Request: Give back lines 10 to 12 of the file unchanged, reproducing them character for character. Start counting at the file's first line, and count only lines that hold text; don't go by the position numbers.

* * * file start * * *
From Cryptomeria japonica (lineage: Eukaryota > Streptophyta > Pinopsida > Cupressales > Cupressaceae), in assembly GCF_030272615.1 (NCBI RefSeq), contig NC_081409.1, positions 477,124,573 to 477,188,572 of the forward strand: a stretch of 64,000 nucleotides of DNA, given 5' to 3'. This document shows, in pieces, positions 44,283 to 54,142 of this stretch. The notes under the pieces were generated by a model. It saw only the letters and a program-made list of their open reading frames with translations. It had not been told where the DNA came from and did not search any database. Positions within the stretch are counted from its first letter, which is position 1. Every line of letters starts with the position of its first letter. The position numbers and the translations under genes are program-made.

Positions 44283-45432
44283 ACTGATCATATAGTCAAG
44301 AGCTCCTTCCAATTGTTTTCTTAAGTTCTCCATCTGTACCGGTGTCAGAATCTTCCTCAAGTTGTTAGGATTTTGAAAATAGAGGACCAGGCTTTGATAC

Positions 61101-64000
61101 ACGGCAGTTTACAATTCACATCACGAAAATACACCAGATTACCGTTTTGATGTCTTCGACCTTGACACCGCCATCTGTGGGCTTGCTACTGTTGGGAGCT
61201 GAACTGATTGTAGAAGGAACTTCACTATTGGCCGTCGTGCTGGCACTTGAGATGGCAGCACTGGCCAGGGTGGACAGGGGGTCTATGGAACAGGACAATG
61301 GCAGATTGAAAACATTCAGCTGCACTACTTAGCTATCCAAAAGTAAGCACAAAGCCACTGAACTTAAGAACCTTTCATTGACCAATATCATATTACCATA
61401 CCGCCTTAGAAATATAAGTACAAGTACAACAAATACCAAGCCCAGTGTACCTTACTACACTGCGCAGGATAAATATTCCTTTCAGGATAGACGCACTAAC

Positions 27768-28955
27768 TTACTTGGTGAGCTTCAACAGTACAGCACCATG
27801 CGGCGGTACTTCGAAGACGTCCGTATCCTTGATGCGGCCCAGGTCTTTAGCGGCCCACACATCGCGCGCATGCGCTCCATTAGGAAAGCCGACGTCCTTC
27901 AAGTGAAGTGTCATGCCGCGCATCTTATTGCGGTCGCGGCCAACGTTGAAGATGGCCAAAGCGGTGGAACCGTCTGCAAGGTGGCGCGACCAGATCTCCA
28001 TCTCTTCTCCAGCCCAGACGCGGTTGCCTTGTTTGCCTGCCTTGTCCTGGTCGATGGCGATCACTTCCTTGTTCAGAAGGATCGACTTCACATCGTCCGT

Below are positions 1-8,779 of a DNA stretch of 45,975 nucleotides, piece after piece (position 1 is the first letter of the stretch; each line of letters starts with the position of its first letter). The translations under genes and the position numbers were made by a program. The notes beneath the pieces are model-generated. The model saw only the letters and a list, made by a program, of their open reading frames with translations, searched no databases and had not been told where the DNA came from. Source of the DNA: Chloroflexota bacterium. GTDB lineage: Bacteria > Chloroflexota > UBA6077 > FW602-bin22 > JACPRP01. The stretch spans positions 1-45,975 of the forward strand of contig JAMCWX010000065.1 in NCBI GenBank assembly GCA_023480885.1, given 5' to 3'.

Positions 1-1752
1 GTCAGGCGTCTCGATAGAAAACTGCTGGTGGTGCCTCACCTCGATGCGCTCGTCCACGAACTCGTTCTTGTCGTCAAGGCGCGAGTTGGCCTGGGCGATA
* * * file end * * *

Positions 27768-28955
27768 TTACTTGGTGAGCTTCAACAGTACAGCACCATG
27801 CGGCGGTACTTCGAAGACGTCCGTATCCTTGATGCGGCCCAGGTCTTTAGCGGCCCACACATCGCGCGCATGCGCTCCATTAGGAAAGCCGACGTCCTTC